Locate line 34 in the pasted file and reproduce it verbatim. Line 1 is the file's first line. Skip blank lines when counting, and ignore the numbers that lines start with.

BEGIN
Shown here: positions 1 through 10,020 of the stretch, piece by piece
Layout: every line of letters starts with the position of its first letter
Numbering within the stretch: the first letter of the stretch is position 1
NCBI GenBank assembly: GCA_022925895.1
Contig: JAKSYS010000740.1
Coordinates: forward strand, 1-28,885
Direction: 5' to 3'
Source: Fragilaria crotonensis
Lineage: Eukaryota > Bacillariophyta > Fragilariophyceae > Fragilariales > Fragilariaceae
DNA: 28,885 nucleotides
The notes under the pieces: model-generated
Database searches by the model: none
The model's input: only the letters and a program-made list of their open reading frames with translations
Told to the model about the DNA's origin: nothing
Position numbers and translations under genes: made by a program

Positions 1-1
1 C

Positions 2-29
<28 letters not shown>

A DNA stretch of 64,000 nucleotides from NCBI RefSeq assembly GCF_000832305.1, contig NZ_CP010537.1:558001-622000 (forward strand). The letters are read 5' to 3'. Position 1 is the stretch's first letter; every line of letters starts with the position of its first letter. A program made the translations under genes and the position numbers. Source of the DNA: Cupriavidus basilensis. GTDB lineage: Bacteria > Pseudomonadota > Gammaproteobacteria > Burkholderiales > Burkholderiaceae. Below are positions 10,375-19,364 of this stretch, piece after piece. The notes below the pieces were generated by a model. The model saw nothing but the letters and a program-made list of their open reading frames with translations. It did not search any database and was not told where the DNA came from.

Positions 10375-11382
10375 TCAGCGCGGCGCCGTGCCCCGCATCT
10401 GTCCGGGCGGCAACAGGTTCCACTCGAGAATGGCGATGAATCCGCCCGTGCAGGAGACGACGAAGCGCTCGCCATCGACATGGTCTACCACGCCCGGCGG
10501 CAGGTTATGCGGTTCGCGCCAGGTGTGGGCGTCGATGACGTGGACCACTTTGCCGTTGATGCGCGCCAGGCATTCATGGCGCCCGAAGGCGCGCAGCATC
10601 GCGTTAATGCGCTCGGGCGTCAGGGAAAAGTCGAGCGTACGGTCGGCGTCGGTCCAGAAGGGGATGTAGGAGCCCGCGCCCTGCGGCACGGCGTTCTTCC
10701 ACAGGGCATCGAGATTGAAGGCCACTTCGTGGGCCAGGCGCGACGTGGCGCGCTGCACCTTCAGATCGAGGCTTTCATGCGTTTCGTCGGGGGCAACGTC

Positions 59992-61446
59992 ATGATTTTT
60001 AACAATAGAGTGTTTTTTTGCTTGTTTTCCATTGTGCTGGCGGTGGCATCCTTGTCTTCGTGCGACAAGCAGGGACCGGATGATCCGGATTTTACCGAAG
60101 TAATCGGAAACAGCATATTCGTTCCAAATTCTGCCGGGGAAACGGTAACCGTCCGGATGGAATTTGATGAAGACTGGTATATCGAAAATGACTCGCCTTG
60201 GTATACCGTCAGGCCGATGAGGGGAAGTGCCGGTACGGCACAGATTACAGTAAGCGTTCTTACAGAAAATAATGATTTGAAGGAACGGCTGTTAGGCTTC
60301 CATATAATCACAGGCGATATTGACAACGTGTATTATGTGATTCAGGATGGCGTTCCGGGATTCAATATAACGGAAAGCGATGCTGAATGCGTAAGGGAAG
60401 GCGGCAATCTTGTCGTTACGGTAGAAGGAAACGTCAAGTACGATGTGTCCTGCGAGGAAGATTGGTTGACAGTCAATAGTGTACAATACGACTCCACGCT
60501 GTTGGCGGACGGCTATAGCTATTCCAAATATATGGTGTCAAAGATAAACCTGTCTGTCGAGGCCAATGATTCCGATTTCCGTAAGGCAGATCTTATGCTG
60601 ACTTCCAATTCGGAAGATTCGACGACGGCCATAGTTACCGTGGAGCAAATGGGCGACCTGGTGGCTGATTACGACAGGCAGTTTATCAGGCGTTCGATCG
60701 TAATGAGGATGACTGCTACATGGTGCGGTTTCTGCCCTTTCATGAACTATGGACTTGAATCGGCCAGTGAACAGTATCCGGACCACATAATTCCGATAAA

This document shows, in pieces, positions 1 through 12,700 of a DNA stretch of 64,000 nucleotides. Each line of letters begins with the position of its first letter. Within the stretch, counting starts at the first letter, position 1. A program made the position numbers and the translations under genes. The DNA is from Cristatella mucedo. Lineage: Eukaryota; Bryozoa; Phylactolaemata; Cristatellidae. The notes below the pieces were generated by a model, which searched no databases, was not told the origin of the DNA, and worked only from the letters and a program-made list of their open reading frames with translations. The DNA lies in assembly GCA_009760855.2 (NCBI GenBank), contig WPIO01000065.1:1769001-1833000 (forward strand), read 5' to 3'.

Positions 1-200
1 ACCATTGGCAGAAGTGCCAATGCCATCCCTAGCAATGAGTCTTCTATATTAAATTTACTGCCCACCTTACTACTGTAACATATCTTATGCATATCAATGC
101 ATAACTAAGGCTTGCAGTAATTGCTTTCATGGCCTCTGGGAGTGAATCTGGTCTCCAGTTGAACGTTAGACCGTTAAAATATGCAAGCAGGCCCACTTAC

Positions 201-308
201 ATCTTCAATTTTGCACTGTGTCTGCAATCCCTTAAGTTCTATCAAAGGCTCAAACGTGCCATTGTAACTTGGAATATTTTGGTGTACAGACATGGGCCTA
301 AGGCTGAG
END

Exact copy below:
60501 GTTGGCGGACGGCTATAGCTATTCCAAATATATGGTGTCAAAGATAAACCTGTCTGTCGAGGCCAATGATTCCGATTTCCGTAAGGCAGATCTTATGCTG